The degree of oxygen extraction by an organ can be monitored by following the oxygen saturation of the mixed venous blood that drains that organ. In the case of the brain, jugular bulb venous oxygen saturation (Sjvo 2 ) is believed to measure the degree of oxygen extraction by the brain and to represent the balance between cerebral oxygen supply and demand. To monitor Sjvo 2 , a fiberoptic catheter is placed in a retrograde fashion into the jugular bulb through the internal jugular vein under fluoroscopic guidance. Correct tip placement is crucial to minimize admixture of extracranial venous blood. To decrease the risk of complications, usually only one side is monitored.
Several theoretical limitations of the technique must be borne in mind to interpret Sjvo 2 values and trends properly. Although nearly all blood from the brain drains via the jugular veins, intracranial mixing of venous blood is incomplete and may result in differences between right-sided and left-sided measurements. The dominant jugular vein (i.e., the right for most patients) drains predominantly cortical venous blood, whereas the contralateral jugular vein drains more of the subcortical regions. Despite such regional differences, Sjvo 2 must be considered a monitor of global cerebral oxygenation because inadequate perfusion to a focal brain region may not decrease Sjvo 2 values below the normal range of 55% to 75%. Because Sjvo 2 represents the balance between supply and demand, interpretation of the absolute value of Sjvo 2 must take the clinical circumstances into account.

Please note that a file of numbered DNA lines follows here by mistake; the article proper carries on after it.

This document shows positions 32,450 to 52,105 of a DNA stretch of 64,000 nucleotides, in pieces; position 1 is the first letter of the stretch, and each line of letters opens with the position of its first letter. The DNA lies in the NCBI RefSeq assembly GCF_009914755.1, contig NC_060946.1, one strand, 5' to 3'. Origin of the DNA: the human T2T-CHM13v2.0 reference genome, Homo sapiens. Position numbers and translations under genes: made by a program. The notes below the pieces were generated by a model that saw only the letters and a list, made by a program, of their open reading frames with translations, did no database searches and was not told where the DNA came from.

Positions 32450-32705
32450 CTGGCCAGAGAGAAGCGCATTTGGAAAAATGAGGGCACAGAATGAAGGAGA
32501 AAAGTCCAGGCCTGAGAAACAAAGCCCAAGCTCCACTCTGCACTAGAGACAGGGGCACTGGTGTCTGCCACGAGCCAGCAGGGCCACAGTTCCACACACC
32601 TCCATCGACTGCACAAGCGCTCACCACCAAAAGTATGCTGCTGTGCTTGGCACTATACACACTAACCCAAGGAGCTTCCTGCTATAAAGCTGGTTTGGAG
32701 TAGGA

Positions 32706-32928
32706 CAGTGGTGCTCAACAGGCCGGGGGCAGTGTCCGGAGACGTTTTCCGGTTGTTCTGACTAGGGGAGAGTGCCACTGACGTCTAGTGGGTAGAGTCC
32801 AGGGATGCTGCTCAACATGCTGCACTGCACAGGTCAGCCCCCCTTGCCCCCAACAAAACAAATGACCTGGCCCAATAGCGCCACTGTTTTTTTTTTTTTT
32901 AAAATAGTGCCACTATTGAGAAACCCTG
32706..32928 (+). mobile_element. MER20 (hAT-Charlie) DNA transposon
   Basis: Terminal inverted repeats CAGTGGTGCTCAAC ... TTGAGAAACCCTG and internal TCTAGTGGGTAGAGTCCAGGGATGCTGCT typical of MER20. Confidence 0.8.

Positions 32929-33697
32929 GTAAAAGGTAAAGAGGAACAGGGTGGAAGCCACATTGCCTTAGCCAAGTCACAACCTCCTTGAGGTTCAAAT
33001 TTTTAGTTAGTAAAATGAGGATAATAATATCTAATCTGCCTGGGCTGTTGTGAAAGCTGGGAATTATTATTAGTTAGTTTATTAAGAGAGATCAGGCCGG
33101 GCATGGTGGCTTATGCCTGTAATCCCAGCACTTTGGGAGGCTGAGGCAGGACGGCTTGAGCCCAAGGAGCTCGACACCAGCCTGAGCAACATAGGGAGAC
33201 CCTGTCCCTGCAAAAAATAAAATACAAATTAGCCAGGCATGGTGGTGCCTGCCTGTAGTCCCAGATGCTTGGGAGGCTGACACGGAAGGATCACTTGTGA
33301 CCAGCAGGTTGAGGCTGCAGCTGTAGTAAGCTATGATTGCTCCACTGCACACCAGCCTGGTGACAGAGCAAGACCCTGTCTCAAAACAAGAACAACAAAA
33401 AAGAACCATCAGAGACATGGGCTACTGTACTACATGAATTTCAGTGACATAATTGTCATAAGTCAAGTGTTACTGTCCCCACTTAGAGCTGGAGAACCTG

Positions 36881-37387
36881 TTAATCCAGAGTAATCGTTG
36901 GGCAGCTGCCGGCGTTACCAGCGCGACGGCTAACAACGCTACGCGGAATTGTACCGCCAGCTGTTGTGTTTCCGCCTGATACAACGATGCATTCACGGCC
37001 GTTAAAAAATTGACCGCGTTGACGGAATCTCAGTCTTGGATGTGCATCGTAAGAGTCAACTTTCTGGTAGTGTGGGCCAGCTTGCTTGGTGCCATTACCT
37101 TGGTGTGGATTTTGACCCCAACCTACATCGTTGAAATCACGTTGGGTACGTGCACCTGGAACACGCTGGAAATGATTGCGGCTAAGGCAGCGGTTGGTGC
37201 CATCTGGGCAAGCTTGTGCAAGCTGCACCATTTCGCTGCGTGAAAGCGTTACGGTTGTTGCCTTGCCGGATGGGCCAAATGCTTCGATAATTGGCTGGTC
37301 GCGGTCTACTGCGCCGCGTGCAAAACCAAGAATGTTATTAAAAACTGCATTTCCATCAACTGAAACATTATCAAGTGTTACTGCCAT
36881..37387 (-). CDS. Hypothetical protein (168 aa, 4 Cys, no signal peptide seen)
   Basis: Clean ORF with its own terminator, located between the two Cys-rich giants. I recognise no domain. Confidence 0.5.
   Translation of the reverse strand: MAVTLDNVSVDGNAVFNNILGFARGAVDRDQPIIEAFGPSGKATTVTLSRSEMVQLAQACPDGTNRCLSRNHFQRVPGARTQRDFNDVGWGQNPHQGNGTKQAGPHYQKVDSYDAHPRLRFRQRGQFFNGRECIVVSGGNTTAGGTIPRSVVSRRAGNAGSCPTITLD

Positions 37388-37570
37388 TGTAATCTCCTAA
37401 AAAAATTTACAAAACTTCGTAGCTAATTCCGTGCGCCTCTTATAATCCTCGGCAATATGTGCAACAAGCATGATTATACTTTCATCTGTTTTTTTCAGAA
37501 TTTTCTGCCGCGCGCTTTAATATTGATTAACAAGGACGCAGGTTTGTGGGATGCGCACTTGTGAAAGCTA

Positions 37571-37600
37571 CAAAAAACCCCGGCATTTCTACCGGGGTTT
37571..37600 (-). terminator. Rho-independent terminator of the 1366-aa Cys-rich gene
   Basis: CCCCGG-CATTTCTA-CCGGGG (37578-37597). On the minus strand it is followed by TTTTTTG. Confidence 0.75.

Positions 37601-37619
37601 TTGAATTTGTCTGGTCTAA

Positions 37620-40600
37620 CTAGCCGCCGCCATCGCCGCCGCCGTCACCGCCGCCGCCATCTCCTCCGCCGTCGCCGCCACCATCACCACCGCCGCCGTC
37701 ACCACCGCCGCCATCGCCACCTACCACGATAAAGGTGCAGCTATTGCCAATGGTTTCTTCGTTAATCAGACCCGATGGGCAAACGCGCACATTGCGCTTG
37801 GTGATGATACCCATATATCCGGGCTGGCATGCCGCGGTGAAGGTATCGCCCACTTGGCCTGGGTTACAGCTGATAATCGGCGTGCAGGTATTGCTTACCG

Cerebral oximetry is a noninvasive technique that, similar to Sjvo 2 , uses reflectance oximetry to measure the oxygen saturation of the tissues underneath the sensor. Typically, two sensors are applied to both sides of the forehead. The light passes not only through parts of the frontal brain, but also through the overlying skull and scalp. Contamination of the oximetry signal by extracranial blood sources is a serious concern, although the use of two sensing diodes with different distances from the light source within one sensor patch and adjustments of the algorithm of the oximeter may minimize this problem.